Source: The New York Times.
IKUE MORI at the Stone (Dec. 11-15, 8:30 p.m.). This percussionist, electronic musician and full-scope sound experimentalist can create an entire world of sonic encounter using just her laptop. But she’s also endlessly adaptive when placed into a larger context, quick to find her niche in almost any kind of ensemble. In the coming week, she is in residence at the Stone, working with some of today’s finest improvisers: the guitarist Mary Halvorson and the trumpeter Nate Wooley on Tuesday, the pianist Craig Taborn on Wednesday, and various others through Dec. 15.
ANNETTE PEACOCK at First Unitarian Congregational Society (Dec. 7, 8 p.m.). A genre-bender and a prophetic force in music since the late 1960s, Peacock is one of the most riveting — though overlooked — vocal performers in jazz. Her psychotropic albums of the ’70s are cult classics, with a style landing somewhere between Anita O’Day and Betty Davis, and she has remained active (though secluded) in recent years, putting out albums on her own record label, Ironic. Her New York performances are rare; this one, presented by Blank Forms and Artists Space, may be the only chance to catch her in the city for years.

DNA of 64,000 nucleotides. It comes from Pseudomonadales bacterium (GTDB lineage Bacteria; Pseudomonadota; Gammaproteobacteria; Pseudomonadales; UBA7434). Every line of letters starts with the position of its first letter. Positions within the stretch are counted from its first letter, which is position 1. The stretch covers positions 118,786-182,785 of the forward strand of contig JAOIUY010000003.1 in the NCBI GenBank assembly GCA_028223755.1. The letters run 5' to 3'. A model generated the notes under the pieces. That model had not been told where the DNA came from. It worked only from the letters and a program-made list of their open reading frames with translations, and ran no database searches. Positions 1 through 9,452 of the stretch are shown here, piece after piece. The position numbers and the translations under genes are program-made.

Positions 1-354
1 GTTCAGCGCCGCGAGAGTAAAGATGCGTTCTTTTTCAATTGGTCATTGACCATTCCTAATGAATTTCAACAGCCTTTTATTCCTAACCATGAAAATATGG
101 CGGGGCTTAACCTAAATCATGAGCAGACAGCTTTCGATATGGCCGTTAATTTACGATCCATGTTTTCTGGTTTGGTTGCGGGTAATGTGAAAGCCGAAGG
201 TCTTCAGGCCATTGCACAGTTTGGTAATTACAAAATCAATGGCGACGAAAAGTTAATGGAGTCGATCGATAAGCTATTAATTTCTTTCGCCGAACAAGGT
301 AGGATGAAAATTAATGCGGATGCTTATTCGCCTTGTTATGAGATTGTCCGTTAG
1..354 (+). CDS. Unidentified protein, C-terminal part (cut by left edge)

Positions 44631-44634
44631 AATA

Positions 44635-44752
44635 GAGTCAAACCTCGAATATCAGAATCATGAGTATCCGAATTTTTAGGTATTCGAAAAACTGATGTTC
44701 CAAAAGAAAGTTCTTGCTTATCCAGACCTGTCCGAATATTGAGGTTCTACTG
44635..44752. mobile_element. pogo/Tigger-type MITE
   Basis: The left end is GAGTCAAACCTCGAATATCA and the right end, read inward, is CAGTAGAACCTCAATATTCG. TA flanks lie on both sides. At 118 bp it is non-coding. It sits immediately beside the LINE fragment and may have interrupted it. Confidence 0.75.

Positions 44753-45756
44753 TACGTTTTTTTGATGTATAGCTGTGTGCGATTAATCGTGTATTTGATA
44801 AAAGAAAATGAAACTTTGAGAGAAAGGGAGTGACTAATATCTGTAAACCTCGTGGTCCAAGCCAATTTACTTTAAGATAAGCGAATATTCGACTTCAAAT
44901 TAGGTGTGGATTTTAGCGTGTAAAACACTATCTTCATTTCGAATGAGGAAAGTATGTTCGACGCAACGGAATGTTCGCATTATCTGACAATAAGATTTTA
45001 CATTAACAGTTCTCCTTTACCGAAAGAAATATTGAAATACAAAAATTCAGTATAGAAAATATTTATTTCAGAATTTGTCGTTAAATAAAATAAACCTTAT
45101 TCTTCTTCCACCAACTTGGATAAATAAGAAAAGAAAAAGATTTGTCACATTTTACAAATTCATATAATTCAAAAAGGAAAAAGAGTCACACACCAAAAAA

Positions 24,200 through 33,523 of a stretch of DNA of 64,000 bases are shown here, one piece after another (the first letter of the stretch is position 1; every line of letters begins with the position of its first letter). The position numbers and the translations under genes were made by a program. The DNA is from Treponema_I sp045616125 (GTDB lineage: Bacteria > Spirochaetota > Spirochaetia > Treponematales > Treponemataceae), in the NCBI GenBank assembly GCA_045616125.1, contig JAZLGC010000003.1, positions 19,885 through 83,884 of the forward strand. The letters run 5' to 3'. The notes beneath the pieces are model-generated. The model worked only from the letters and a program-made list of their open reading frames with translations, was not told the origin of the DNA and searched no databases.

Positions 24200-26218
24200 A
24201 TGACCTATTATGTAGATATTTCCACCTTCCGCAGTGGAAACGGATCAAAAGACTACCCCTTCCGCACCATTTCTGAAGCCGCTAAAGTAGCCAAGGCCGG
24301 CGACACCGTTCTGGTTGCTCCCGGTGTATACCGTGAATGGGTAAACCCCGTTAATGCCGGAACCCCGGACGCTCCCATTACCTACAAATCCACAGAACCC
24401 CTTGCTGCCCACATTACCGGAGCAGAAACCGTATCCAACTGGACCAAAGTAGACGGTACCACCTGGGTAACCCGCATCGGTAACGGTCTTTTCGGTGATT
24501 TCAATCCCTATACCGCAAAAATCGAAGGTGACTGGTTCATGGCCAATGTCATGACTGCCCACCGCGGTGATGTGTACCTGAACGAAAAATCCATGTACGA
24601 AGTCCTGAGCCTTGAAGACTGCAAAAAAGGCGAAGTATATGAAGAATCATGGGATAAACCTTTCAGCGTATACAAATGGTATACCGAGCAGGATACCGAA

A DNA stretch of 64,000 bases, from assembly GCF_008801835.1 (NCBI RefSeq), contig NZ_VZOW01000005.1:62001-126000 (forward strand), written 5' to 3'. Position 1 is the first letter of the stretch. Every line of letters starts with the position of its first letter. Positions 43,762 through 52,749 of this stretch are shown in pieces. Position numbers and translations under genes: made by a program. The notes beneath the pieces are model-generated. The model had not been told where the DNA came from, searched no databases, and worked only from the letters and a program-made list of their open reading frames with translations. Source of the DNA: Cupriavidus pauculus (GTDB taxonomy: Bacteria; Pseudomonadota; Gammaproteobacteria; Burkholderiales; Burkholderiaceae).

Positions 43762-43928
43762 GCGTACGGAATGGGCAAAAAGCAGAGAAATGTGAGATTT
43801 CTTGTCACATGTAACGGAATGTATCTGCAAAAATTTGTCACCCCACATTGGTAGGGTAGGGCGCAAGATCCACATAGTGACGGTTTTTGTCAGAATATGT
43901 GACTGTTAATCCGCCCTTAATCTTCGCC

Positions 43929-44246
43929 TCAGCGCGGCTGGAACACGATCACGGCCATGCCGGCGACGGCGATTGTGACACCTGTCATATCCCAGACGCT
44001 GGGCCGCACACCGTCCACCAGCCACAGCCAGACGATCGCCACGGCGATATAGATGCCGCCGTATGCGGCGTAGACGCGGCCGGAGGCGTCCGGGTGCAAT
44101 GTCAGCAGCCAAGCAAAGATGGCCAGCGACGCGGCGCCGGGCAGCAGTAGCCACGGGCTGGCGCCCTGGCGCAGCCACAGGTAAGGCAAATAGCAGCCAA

CECIL TAYLOR MEMORIAL at Roulette (Dec. 11, 7 p.m.). For the second week in a row, New York is mourning the loss of Cecil Taylor with a star-studded tribute concert. At this memorial event, presented by Arts for Art, the pianist and free-jazz pioneer — who died in April — will be celebrated with performances by dozens of musicians, including the drummer Andrew Cyrille, the pianist and multi-instrumentalist Cooper-Moore, the alto saxophonist Oliver Lake and the trumpeter Jaimie Branch.